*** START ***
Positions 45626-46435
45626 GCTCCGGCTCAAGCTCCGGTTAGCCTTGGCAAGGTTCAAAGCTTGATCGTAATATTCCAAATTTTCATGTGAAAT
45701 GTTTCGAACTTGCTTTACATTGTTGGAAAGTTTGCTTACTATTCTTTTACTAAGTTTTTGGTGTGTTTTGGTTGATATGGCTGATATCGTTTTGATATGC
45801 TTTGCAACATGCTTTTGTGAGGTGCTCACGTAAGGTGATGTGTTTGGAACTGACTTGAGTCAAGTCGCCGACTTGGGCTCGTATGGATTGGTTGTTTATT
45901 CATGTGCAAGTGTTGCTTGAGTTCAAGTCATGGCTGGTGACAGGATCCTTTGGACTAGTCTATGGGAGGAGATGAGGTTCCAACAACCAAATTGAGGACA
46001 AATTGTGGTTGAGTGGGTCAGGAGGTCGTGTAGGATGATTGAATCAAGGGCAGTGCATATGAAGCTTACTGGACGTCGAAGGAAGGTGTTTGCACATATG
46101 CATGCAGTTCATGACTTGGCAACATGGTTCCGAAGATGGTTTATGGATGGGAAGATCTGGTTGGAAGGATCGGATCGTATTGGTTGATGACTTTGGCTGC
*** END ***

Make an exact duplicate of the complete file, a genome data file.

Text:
Positions 45626-46435
45626 GCTCCGGCTCAAGCTCCGGTTAGCCTTGGCAAGGTTCAAAGCTTGATCGTAATATTCCAAATTTTCATGTGAAAT
45701 GTTTCGAACTTGCTTTACATTGTTGGAAAGTTTGCTTACTATTCTTTTACTAAGTTTTTGGTGTGTTTTGGTTGATATGGCTGATATCGTTTTGATATGC
45801 TTTGCAACATGCTTTTGTGAGGTGCTCACGTAAGGTGATGTGTTTGGAACTGACTTGAGTCAAGTCGCCGACTTGGGCTCGTATGGATTGGTTGTTTATT
45901 CATGTGCAAGTGTTGCTTGAGTTCAAGTCATGGCTGGTGACAGGATCCTTTGGACTAGTCTATGGGAGGAGATGAGGTTCCAACAACCAAATTGAGGACA
46001 AATTGTGGTTGAGTGGGTCAGGAGGTCGTGTAGGATGATTGAATCAAGGGCAGTGCATATGAAGCTTACTGGACGTCGAAGGAAGGTGTTTGCACATATG
46101 CATGCAGTTCATGACTTGGCAACATGGTTCCGAAGATGGTTTATGGATGGGAAGATCTGGTTGGAAGGATCGGATCGTATTGGTTGATGACTTTGGCTGC